I also dream to establish a Centre of Excellence in Aviation Medicine in Botswana, with state-of-the-art and fully-fledged clinic to cater for health needs of our aviation professionals and ensuring a ‘unique to aviation holistic approach’ to their entire well-being, eventually extending such services to the entire Africa, in accordance with international standards.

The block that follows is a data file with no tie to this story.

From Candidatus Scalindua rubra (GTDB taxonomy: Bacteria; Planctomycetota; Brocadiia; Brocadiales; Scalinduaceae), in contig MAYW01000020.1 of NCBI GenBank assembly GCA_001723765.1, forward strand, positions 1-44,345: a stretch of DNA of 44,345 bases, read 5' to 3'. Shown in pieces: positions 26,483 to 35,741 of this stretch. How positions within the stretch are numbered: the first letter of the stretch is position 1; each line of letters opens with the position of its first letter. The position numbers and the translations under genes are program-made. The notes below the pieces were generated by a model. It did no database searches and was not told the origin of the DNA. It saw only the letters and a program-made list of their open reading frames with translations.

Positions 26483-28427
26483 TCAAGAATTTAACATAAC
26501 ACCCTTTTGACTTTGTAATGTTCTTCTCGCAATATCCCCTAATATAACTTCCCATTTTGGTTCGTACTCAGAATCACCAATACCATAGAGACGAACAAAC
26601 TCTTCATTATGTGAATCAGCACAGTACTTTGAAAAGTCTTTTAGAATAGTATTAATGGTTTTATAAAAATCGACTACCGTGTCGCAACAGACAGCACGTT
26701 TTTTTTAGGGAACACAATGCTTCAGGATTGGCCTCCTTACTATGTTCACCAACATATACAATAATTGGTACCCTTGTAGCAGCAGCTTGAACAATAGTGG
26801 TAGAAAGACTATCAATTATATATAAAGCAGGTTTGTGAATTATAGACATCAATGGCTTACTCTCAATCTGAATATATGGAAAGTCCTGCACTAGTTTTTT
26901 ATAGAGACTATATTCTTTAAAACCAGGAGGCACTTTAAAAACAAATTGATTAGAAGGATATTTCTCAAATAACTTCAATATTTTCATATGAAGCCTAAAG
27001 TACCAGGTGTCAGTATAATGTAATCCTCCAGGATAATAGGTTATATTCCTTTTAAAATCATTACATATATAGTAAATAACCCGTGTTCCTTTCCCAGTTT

I acknowledge how challenging it will be. However, I am counting on the support from international societies of relevance to health and aviation safety, such as the RAeS, to assist in getting my voice heard and my efforts recognised.

My story shows no dream is beyond reach, no matter where you are from in the world. Your background and your past do not dictate your future. All it takes is a dream, determination, hard work towards it and a positive mind. These are the forces that will propel you to your success.

Dr Onalenna Nako in aircraft